West Virginia politics have been dominated by the Democratic Party for as long as anyone can remember.
Democrats have controlled both chambers of the Legislature since 1930. In the 1932 election, West Virginia was one of 42 states that propelled Democrat Franklin Roosevelt to a landslide victory over Republican Herbert Hoover.
What followed were decades of one-party supremacy in the Mountain State. Richard Brisbin writes in his book “West Virginia Politics and Government,” that between 1932 and 2004, of the 139 terms for statewide office up for election, all but ten were filled by Democrats. (Three of the ten Republican terms were filled by Arch Moore.)
The political hegemony was perpetuated through a significant advantage in voter registration. With twice as many Democrats as Republicans, many elections were decided in the Democratic Primary. Fight through the Primary, then just show up in November.
However, the majority party is steadily losing its numbers advantage.
In 1994, 65 percent of all West Virginia voters were registered Democrats. Ten years later, that had slipped to 58 percent, then 52 percent in 2012. And now, the West Virginia Republican Party, using figures from the Secretary of State’s Office, says Democratic Party registration has fallen below 50 percent (albeit only by a fraction) to 49.9 percent.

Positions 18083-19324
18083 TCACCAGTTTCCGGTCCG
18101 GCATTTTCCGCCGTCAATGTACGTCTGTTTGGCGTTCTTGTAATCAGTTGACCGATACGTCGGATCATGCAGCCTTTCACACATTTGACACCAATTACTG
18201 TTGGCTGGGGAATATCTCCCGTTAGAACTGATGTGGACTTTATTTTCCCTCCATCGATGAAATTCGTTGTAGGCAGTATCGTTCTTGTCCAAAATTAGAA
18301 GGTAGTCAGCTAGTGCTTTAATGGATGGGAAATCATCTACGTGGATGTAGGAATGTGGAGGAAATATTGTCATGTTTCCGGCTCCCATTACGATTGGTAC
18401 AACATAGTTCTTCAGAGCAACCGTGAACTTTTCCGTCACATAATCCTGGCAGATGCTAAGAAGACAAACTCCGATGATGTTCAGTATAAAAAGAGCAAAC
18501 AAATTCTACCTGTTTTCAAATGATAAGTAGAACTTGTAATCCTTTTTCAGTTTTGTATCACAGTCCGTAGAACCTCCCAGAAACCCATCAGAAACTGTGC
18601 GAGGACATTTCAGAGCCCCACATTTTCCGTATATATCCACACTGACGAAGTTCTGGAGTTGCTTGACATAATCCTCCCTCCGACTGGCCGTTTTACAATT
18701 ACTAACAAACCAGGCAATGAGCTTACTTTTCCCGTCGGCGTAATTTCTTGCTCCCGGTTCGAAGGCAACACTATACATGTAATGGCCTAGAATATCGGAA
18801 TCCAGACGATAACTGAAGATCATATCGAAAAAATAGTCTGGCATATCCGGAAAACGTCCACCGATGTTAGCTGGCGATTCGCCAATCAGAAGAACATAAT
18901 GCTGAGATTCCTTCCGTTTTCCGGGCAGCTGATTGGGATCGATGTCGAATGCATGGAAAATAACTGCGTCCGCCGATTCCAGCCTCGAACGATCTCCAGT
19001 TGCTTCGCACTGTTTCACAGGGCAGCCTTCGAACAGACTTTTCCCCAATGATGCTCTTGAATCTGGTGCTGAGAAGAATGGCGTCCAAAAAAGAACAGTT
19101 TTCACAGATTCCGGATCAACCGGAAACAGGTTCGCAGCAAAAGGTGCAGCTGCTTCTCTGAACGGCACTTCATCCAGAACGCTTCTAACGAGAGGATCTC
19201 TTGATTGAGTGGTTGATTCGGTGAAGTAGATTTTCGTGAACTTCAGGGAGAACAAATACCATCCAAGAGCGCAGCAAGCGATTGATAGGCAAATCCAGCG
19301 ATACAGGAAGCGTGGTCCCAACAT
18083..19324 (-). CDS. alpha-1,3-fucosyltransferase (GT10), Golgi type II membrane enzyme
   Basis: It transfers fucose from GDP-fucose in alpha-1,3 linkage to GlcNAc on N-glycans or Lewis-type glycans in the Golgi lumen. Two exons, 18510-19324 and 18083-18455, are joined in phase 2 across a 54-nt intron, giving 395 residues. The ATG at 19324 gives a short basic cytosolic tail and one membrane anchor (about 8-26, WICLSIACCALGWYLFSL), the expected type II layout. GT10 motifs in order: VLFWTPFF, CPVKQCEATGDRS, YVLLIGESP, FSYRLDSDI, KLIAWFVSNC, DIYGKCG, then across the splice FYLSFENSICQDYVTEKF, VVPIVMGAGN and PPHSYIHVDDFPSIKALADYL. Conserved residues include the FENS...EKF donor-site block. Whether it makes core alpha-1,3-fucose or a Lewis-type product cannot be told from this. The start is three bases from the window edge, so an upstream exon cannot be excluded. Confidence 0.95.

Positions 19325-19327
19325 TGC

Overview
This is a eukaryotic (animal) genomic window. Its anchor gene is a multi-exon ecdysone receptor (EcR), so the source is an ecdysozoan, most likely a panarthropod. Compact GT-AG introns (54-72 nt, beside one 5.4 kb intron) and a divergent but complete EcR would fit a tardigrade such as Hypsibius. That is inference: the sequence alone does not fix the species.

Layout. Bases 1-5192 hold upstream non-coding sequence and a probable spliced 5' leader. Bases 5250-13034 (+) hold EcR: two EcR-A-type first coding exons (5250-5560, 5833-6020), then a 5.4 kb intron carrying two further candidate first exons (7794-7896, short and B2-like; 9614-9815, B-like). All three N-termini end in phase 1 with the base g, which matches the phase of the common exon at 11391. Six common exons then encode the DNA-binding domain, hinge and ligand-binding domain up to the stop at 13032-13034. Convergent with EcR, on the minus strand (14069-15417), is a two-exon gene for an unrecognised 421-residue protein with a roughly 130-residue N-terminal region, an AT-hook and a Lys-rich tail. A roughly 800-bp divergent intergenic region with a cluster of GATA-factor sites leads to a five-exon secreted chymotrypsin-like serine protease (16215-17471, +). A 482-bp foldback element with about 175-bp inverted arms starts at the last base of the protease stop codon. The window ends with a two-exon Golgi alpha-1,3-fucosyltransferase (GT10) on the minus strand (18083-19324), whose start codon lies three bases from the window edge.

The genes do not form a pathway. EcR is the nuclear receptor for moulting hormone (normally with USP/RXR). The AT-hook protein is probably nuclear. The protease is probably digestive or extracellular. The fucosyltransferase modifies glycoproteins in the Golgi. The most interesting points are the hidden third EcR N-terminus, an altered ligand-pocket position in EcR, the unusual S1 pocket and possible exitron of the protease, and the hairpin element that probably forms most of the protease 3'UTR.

That’s tantamount to a rounding error but it’s symbolic, especially for a feisty Republican Party. “This is a really historic day for our state and our party,” said GOP chair Conrad Lucas on Talkline Tuesday.
The Democratic Party quickly pointed out that it still has a significant numeric advantage: 612,288 registered Democrats compared with 353,106 Republicans. Additionally, Democrats have the registration advantage in 43 of the state’s 55 counties, including Kanawha, the state’s largest. Also, Republican Party registration has held steady for the last 20 years at about 30 percent.
The real growth has been in independent voters. In 1994, just 38,650 registered voters, or four percent, had no party affiliation. Today 233,075 state voters, or 19 percent, are independent.
The increase in independent voters can be attributed to the two major parties opening their primaries to non-party voters, as well as the decline of the influence of the party system. Today politicians are far more likely to stress their personal qualifications rather than espouse party platform positions.
Also, nationally the Democratic Party has shifted farther to the left under Barack Obama, making it less suitable for conservative Democrats in the Mountain State.
Still, party registration matters. While Democratic Party leaders are down-playing the impact of the new numbers, countering that independents will one day overtake Republicans in voter registration, there is reason for concern among the ranks. Dropping from 65 percent to 50 percent in twenty years is not a blip, it’s a trend.
This isn’t your grandfather’s Democratic Party anymore.